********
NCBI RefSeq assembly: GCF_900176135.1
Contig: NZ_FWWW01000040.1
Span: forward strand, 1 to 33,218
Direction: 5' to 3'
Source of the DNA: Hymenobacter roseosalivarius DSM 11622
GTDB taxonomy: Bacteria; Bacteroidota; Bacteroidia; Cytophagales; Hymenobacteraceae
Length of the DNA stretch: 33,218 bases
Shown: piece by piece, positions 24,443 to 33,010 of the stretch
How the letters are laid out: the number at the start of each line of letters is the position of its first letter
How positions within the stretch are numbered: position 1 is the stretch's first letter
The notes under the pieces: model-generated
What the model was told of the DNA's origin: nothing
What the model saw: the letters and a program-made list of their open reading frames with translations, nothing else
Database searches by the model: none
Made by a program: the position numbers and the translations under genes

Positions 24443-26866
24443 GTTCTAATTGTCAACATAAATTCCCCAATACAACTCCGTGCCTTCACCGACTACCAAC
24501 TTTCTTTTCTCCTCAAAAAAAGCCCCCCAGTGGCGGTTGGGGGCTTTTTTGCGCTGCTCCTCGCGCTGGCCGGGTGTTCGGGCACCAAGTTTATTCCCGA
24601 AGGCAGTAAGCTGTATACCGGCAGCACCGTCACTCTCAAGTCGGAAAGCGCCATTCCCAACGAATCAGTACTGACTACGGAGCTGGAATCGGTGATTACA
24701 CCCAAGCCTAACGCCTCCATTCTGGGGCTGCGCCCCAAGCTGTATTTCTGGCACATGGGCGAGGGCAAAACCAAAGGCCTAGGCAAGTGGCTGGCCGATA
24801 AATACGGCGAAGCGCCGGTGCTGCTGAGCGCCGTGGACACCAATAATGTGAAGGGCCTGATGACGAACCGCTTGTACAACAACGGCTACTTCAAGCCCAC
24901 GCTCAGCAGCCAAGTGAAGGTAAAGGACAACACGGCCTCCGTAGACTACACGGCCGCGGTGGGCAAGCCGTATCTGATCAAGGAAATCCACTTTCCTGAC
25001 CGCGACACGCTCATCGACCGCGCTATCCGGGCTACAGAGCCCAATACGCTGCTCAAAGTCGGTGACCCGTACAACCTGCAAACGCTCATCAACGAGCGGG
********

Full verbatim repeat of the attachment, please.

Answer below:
NCBI RefSeq assembly: GCF_900176135.1
Contig: NZ_FWWW01000040.1
Span: forward strand, 1 to 33,218
Direction: 5' to 3'
Source of the DNA: Hymenobacter roseosalivarius DSM 11622
GTDB taxonomy: Bacteria; Bacteroidota; Bacteroidia; Cytophagales; Hymenobacteraceae
Length of the DNA stretch: 33,218 bases
Shown: piece by piece, positions 24,443 to 33,010 of the stretch
How the letters are laid out: the number at the start of each line of letters is the position of its first letter
How positions within the stretch are numbered: position 1 is the stretch's first letter
The notes under the pieces: model-generated
What the model was told of the DNA's origin: nothing
What the model saw: the letters and a program-made list of their open reading frames with translations, nothing else
Database searches by the model: none
Made by a program: the position numbers and the translations under genes

Positions 24443-26866
24443 GTTCTAATTGTCAACATAAATTCCCCAATACAACTCCGTGCCTTCACCGACTACCAAC
24501 TTTCTTTTCTCCTCAAAAAAAGCCCCCCAGTGGCGGTTGGGGGCTTTTTTGCGCTGCTCCTCGCGCTGGCCGGGTGTTCGGGCACCAAGTTTATTCCCGA
24601 AGGCAGTAAGCTGTATACCGGCAGCACCGTCACTCTCAAGTCGGAAAGCGCCATTCCCAACGAATCAGTACTGACTACGGAGCTGGAATCGGTGATTACA
24701 CCCAAGCCTAACGCCTCCATTCTGGGGCTGCGCCCCAAGCTGTATTTCTGGCACATGGGCGAGGGCAAAACCAAAGGCCTAGGCAAGTGGCTGGCCGATA
24801 AATACGGCGAAGCGCCGGTGCTGCTGAGCGCCGTGGACACCAATAATGTGAAGGGCCTGATGACGAACCGCTTGTACAACAACGGCTACTTCAAGCCCAC
24901 GCTCAGCAGCCAAGTGAAGGTAAAGGACAACACGGCCTCCGTAGACTACACGGCCGCGGTGGGCAAGCCGTATCTGATCAAGGAAATCCACTTTCCTGAC
25001 CGCGACACGCTCATCGACCGCGCTATCCGGGCTACAGAGCCCAATACGCTGCTCAAAGTCGGTGACCCGTACAACCTGCAAACGCTCATCAACGAGCGGG